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Consolidated response to budget from Standard Bank
Community Coordinator

South Africans will likely breathe a collective sigh of relief as Finance Minister Tito Mboweni tabled the Budget Speech 2021 without any significant personal income tax changes. 


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“No increase to personal income tax rates will come as a relief to our clients across all tax brackets,” says Kuhle Kunene, Head: Wealth Advisory, Standard Bank. “South Africa’s top-end tax rates are already among the highest in the world relative to other lower to middle income earning countries. It will also provide some much-needed breathing room and relief to taxpayers in the lower to middle-income brackets."


In 2008 government introduced the venture capital company (VCC) tax incentive to encourage the establishment and growth of SMMEs. The incentive was initially introduced to help SMMEs obtain funding that would otherwise not be available. Taxpayers investing in a VCC were allowed an upfront deduction for their investment, whereas most equity investments are not tax-deductible. 


National Treasury concluded its review process for Section 12J (or venture capital companies (VCCs)) and has determined that the incentive has not adequately achieved its objectives. The incentive will therefore not be extended beyond its current sunset date of 30 June 2021. 


Kunene comments: “This means that investors have four months left to take advantage of the Section 12J tax incentive when investing in private equity funds. Thereafter, investors will not be able to claim any tax deductions on their investments into private equity and venture capital funds.”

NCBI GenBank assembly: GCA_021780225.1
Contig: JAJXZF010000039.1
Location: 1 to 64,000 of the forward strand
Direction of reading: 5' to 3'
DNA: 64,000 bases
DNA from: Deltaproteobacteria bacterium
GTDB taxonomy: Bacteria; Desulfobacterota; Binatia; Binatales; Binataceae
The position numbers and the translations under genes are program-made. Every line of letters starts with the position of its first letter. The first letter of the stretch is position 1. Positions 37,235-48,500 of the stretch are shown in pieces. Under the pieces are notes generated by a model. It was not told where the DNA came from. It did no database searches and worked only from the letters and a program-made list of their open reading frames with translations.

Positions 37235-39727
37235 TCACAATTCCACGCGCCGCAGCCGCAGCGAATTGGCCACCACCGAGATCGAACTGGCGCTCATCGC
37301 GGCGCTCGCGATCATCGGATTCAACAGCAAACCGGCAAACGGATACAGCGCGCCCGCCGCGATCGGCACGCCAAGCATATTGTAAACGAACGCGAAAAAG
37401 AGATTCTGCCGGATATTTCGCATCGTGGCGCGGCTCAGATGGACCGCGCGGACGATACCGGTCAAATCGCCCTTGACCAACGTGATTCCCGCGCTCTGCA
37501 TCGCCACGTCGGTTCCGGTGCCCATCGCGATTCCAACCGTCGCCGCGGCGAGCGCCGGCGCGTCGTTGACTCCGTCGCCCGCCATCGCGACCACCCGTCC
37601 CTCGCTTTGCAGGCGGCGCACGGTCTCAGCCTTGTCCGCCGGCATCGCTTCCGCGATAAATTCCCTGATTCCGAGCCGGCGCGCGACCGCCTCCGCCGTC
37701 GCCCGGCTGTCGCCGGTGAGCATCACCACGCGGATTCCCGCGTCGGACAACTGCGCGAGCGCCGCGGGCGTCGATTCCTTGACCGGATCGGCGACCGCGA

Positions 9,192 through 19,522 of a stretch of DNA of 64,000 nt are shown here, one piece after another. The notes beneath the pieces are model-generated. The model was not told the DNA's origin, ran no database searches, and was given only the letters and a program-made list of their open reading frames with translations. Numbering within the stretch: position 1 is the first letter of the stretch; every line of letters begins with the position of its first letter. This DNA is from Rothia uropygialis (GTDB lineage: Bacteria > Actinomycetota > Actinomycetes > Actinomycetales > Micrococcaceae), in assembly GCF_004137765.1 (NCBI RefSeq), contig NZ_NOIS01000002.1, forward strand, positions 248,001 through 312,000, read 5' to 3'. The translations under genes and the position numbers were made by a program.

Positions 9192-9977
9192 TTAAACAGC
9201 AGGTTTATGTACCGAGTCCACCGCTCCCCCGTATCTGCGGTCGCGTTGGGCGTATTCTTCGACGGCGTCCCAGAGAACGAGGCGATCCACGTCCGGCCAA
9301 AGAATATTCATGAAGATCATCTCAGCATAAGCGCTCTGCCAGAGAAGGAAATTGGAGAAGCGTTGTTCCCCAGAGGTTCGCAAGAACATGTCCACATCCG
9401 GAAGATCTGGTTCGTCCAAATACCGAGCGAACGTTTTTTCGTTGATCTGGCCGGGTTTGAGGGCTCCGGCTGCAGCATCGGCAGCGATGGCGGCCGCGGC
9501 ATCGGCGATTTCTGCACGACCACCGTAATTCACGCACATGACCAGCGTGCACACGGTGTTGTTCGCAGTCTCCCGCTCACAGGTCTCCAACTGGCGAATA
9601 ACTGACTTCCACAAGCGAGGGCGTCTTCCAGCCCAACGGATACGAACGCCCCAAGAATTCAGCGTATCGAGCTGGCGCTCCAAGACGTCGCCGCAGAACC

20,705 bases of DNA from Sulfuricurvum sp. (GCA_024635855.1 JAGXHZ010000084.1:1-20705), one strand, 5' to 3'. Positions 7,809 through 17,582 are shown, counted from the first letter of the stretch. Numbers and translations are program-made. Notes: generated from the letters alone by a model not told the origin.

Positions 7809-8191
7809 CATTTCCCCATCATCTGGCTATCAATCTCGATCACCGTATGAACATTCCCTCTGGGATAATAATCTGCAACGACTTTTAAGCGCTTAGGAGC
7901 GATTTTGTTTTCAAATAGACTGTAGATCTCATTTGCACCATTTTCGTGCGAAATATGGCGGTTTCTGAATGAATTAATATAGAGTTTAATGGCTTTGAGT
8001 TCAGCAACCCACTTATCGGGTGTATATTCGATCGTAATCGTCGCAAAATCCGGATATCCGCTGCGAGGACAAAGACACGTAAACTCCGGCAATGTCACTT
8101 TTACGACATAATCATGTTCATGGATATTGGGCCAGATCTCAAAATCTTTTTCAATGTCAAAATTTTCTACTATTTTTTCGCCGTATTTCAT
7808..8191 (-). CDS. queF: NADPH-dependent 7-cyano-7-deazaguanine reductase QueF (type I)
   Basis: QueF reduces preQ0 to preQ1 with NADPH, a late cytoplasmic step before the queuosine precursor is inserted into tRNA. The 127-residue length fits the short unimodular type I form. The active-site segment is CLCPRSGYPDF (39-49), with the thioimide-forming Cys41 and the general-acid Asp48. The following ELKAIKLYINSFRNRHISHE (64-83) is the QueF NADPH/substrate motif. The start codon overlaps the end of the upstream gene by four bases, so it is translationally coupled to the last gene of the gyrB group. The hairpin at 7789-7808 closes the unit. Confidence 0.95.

Craig Polkinghorne, Head of Commercial Banking Standard Bank, welcomed the government’s decision to lower the corporate income tax rate to 27% for companies with years of assessment commencing on or after 1 April 2022. 


“We feel that the impact of the budget on bigger businesses was by and large tax neutral, despite the pledge to reduce the corporate tax rate. That said, in the current fiscally constrained environment, any tax that would have negatively impacted business would have had a very undesirable impact on the sector. This outcome can therefore be described as positive for the sector. Many commentators were predicting the possibility of a wealth tax. A wealth tax would have had a further negative impact on the business environment and made reinvestment into their business that bit harder. Increases in levies for fuel will obviously have an impact for businesses and consumers as those extra costs are carried through the value system.”